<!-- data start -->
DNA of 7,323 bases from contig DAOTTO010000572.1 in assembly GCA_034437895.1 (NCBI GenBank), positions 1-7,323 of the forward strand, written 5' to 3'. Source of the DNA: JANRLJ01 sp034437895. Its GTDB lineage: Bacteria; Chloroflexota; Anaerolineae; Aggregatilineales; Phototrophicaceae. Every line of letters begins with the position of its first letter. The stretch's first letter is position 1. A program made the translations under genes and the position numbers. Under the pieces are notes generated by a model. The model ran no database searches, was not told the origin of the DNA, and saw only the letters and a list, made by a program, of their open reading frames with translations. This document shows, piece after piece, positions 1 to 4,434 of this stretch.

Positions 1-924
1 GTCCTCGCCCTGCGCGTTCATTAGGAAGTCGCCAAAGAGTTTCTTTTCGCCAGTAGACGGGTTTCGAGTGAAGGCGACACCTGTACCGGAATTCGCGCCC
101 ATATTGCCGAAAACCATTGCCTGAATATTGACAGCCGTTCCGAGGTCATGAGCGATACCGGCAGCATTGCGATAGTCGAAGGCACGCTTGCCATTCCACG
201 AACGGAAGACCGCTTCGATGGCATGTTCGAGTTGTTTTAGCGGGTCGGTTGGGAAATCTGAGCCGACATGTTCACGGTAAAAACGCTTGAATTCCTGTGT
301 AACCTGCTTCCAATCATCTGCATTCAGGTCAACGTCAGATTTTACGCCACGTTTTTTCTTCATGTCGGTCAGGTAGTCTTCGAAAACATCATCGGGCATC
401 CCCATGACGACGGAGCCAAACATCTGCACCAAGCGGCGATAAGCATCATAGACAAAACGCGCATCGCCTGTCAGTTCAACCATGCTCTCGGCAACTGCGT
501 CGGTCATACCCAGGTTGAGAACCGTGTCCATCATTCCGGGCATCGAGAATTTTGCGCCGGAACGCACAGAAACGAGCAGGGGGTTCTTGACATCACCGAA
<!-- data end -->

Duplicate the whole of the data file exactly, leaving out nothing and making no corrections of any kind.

DNA of 7,323 bases from contig DAOTTO010000572.1 in assembly GCA_034437895.1 (NCBI GenBank), positions 1-7,323 of the forward strand, written 5' to 3'. Source of the DNA: JANRLJ01 sp034437895. Its GTDB lineage: Bacteria; Chloroflexota; Anaerolineae; Aggregatilineales; Phototrophicaceae. Every line of letters begins with the position of its first letter. The stretch's first letter is position 1. A program made the translations under genes and the position numbers. Under the pieces are notes generated by a model. The model ran no database searches, was not told the origin of the DNA, and saw only the letters and a list, made by a program, of their open reading frames with translations. This document shows, piece after piece, positions 1 to 4,434 of this stretch.

Positions 1-924
1 GTCCTCGCCCTGCGCGTTCATTAGGAAGTCGCCAAAGAGTTTCTTTTCGCCAGTAGACGGGTTTCGAGTGAAGGCGACACCTGTACCGGAATTCGCGCCC
101 ATATTGCCGAAAACCATTGCCTGAATATTGACAGCCGTTCCGAGGTCATGAGCGATACCGGCAGCATTGCGATAGTCGAAGGCACGCTTGCCATTCCACG
201 AACGGAAGACCGCTTCGATGGCATGTTCGAGTTGTTTTAGCGGGTCGGTTGGGAAATCTGAGCCGACATGTTCACGGTAAAAACGCTTGAATTCCTGTGT
301 AACCTGCTTCCAATCATCTGCATTCAGGTCAACGTCAGATTTTACGCCACGTTTTTTCTTCATGTCGGTCAGGTAGTCTTCGAAAACATCATCGGGCATC
401 CCCATGACGACGGAGCCAAACATCTGCACCAAGCGGCGATAAGCATCATAGACAAAACGCGCATCGCCTGTCAGTTCAACCATGCTCTCGGCAACTGCGT
501 CGGTCATACCCAGGTTGAGAACCGTGTCCATCATTCCGGGCATCGAGAATTTTGCGCCGGAACGCACAGAAACGAGCAGGGGGTTCTTGACATCACCGAA